WHITEHAVEN is one of Cumbria's most popular towns, and it is a feature of the coast-to-coast route which means many people visit the town each year.

Whitehaven holds lots of history. It was a fishing village until the 17th century, the old quay at the Harbour dates from the 1630s, built by Sir Christopher Lowther after he purchased the estate and decided to use Whitehaven as a port for exporting coal.

In 1778, during the American War of Independence John Paul Jones led a naval raid upon our town. Some theorists state this was the last invasion of England. The town has links to many distinguished people including Jonathan Swift, George Washington, Mildred Gale and William Wordsworth.

Many of Whitehaven's riches lay in the coal mining industry also. 

However, one charming online reviewer believes that Whitehaven is a "dump".

The complaint about the town mentions the number of boarded up shops, as well as dirty pavements with overflowing bins.

'Some of the locals look like they need a good wash'

Writing on TripAdvisor, a user called Barry wrote about his day visit to Whitehaven saying: "A bit of a dump to be honest, boarded up shops dirty pavements with bins over flowing. Some of the locals look like they need a good wash"

Another user wrote: "We visited here last night for the sunset, and was shocked how much litter was everywhere and how much sewerage was in the harbour, and generally in a dilapidated state... this area has a lot of potential but the run down look of the town and sea front lets the area down"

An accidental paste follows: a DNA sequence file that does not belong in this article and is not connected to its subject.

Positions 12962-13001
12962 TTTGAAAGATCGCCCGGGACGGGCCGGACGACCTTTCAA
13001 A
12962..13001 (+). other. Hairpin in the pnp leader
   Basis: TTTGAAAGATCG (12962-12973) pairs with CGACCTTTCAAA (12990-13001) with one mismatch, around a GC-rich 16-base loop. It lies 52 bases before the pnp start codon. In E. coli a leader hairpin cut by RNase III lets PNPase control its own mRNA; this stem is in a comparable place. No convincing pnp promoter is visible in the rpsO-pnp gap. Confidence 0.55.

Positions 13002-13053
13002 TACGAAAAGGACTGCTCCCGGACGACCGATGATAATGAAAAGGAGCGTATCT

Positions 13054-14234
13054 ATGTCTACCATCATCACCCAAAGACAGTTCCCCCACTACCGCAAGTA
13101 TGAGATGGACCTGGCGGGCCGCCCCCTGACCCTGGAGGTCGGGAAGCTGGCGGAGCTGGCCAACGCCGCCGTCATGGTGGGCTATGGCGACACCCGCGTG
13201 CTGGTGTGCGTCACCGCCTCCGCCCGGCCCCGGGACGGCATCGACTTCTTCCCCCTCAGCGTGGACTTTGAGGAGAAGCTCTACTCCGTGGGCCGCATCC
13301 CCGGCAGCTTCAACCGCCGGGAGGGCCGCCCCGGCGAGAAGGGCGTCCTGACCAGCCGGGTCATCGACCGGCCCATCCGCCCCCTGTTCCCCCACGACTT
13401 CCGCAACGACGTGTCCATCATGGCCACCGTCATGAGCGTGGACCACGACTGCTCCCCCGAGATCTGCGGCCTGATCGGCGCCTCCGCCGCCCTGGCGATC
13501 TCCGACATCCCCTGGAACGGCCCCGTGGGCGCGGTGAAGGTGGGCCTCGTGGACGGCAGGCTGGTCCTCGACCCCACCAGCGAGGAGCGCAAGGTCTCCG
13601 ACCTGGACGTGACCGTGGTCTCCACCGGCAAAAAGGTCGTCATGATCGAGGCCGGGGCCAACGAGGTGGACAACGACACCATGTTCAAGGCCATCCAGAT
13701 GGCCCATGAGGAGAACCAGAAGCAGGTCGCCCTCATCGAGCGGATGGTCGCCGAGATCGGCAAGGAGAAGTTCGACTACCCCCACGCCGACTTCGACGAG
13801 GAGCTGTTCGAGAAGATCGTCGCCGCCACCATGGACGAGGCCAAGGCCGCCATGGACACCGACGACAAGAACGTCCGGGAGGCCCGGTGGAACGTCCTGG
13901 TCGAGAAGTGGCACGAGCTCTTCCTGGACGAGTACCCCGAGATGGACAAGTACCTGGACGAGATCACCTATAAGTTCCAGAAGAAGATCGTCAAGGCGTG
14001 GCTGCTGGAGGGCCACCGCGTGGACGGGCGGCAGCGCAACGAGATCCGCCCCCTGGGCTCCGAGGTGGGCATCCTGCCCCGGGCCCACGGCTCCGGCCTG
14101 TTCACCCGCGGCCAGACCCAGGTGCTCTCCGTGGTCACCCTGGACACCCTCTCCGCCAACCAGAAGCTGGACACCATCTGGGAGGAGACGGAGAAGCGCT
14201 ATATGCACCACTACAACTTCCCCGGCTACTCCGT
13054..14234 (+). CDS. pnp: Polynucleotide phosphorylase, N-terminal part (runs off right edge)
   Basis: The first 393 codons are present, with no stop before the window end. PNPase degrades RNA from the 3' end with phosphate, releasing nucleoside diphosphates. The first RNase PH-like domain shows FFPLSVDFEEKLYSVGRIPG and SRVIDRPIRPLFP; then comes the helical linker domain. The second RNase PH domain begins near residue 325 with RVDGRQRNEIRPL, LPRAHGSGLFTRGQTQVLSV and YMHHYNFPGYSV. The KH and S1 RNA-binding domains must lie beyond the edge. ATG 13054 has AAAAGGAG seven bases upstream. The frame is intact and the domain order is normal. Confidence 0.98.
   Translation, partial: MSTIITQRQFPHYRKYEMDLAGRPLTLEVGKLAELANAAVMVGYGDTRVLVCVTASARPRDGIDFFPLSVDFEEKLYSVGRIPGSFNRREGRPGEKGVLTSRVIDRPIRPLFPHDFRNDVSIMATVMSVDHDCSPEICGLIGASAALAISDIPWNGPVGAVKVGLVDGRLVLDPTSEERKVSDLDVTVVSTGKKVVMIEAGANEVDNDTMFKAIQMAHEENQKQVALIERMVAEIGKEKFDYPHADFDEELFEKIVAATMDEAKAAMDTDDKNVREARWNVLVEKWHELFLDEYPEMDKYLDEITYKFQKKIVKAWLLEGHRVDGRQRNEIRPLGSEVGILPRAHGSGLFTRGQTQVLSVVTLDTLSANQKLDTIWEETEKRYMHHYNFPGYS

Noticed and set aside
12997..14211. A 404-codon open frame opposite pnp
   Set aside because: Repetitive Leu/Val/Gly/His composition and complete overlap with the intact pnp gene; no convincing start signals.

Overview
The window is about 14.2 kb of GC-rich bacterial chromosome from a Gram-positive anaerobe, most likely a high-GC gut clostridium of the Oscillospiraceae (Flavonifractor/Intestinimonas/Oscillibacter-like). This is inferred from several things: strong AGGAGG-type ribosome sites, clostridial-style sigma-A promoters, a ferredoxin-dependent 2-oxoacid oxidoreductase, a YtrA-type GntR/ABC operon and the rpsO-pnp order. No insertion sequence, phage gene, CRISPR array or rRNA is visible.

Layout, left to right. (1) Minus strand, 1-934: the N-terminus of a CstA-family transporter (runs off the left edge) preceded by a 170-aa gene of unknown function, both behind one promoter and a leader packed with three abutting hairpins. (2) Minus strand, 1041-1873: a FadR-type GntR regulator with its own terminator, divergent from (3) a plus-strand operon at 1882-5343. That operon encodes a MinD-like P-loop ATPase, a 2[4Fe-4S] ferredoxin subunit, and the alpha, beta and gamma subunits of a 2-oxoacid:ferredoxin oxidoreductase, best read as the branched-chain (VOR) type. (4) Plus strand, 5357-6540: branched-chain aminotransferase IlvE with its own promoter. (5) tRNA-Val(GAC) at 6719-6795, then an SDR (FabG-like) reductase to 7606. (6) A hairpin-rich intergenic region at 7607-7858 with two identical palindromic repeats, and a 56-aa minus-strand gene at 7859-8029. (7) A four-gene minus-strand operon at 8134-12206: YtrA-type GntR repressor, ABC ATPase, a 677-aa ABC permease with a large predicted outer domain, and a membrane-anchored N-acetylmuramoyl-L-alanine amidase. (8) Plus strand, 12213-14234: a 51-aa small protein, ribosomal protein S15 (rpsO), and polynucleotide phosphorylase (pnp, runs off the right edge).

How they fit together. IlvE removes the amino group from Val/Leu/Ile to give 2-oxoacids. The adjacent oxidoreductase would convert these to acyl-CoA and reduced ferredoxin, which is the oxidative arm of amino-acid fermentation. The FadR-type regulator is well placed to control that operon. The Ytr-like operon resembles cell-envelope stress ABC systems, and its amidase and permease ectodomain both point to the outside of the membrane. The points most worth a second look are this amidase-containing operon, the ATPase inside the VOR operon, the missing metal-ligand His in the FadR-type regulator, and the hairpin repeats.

'How WRONG could I be!'

However, not all users on the site had complaints about the town. One person said: "I will admit that prior to visiting Whitehaven I did not have great expectations of finding it an interesting place - how WRONG could I be!

"The town has been transformed by the local authority and it should be commended! The quay side and harbour, together with the marina, is very interesting and it's history and places of interest are spelt out on information boards.

"There are very interesting sculptures and monuments with artistic canopies along the quays called Lime Tongue and Sugar Tongue.

"There is also a local museum located in the harbour Beacon as well as The Jonathan Swift House (think Gulliver's Travels) which, some say, was visited by the author in his early years."